D. FOURTH AMENDMENT CLAIM
Valtin also argues that he was arrested without probable cause in
of the Fourth Amendment. A Fourth Amendment claim arising from
a state criminal conviction is barred from federal habeas corpus review
unless the State denied the petitioner a full and fair opportunity to
litigate the claim. See Stone v. Powell, 428 U.S. 465 (1976). As a
result, a federal court is not permitted to judge the merits of the state
court's decision, but instead must evaluate only whether the State's
procedure for resolving Fourth Amendment claims is "facially adequate,"
and determine that no "unconscionable breakdown" of the process occurred
in the petitioner's case. See Capellan v. Riley, 975 F.2d 67, 71 (2d
Cir. 1992). An unconscionable breakdown occurs when the state court fails
to conduct a reasoned inquiry into the petitioner's claim. See Papile v.
Hernandez, 697 F. Supp. 626, 633 (E.D.N.Y. 1988).
Federal courts have approved New York's procedure for litigating Fourth
Amendment claims — a process embodied in N.Y. Crim. Proc. Law
§ 710.10 et seq. (McKinney 1995) — as being facially adequate.
See Capellan, 975 F.2d at 70 n. 1. Therefore, "federal scrutiny of
[petitioner's] Fourth Amendment claim is not warranted unless he
demonstrates that he was in fact precluded from utilizing [that
procedure] by an unconscionable breakdown in the review process." Shaw v.
Scully, 654 F. Supp. 859, 863-64 (S.D.N.Y. 1987)
In the instant case, Valtin availed himself of the procedures set forth
in Section 710.10 et seq., and the state courts conducted a reasoned
inquiry into the relevant questions of facts and law. On October 4,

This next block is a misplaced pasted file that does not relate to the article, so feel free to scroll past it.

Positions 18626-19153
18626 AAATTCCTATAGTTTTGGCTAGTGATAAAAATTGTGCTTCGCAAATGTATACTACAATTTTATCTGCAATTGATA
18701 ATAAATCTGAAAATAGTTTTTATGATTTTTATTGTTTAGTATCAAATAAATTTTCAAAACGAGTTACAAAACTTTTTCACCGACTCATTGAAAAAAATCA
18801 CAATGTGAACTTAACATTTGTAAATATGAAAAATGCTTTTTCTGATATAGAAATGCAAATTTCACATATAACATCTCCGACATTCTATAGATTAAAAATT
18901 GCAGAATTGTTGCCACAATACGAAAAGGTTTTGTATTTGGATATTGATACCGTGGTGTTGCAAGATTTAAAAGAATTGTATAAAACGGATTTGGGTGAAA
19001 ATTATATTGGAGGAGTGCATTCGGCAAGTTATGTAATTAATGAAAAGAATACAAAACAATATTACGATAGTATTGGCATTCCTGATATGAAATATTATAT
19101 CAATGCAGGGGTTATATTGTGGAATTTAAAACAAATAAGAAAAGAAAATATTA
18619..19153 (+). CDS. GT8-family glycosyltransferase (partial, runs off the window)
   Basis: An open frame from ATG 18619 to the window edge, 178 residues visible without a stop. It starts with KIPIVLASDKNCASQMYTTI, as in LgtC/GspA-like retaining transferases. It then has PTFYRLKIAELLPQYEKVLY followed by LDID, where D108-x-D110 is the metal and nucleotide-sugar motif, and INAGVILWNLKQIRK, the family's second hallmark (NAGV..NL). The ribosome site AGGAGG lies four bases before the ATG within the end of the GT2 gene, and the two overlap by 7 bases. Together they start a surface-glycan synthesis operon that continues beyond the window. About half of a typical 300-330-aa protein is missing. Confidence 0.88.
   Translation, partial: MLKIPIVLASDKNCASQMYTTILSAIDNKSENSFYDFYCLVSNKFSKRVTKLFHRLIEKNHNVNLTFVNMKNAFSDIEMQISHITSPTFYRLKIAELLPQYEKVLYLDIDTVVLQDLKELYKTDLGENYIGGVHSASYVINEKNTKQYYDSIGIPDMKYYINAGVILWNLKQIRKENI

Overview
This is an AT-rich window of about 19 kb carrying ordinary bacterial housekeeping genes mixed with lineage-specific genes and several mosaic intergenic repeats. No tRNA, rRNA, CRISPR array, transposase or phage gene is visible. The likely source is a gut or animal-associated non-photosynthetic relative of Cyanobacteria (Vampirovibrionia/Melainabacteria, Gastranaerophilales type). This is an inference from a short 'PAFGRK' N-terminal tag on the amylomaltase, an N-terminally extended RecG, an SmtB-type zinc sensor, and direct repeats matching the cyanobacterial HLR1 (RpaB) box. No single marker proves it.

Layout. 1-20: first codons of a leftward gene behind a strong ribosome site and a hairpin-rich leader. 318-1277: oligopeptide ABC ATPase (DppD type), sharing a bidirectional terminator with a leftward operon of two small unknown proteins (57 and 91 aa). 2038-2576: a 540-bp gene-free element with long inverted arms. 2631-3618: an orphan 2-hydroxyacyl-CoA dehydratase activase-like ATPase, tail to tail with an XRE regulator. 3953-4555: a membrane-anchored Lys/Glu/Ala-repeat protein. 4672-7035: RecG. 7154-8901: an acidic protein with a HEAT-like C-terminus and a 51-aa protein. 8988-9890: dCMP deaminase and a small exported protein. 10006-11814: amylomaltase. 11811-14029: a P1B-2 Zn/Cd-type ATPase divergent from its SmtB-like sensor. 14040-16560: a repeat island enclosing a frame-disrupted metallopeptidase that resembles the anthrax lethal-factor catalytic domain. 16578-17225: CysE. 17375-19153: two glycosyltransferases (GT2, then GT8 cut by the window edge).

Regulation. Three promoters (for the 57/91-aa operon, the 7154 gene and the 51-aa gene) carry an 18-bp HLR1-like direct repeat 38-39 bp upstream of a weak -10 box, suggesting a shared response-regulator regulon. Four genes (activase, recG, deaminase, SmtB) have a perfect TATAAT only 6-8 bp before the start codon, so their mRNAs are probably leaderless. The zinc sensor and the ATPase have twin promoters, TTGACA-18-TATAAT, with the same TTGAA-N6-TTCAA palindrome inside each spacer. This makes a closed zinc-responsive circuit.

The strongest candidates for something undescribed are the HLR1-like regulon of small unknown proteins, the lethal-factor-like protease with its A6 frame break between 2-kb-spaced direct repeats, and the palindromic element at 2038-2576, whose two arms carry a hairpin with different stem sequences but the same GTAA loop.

1999, the trial court held a pretrial hearing (the "Hearing") where
evidence concerning the circumstances surrounding petitioner's arrest was
introduced. McGillicuddy and Paone and Detective Joseph Scalogna
testified, and were cross-examined by Valtin, who at the time was acting
as his own lawyer, with assistance from Stephen Pokart, his former
attorney and then legal advisor. Immediately following the Hearing, the
judge presiding over the Hearing issued an oral opinion denying all
motions by Valtin, including the one to exclude as inadmissible the
evidence pertaining to Farmian's identification of Valtin as his
assailant. In his opinion, the judge asserted that McGillicuddy and
Ballesteri acted "in the least intrusive manner possible" in stopping
Valtin, and they had a reasonable basis for detaining Valtin —
namely, his discarding of the sweater which resembled the item of
clothing described on the police radio as being worn by the perpetrator
in the commission of the crime. (See Transcript of Hearing, dated October
4, 1999, at 121.)
The Appellate Division subsequently affirmed the hearing court's ruling
on the merits. See Valtin, 728 N.Y.S.2d at 435. Since the hearing
transcript and the opinion of the hearing judge both reflect a "reasoned
inquiry" into Valtin's claims, the Court is persuaded that Valtin was not
the victim of an unconscionable breakdown in state procedure and that his
Fourth Amendment claim is unreviewable by this Court. See Ortiz v.
Artuz, 113 F. Supp.2d 327, 336 (E.D.N.Y. 2000)
E. SHOW-UP IDENTIFICATION
In his final habeas claim, Valtin asserts that the Show-up was
improperly suggestive and was not justified by any exigent
circumstances. Over the past twenty-five years, the Supreme Court has
developed the general principle that, while a jury should make the
ultimate decision on the reliability of eyewitness identification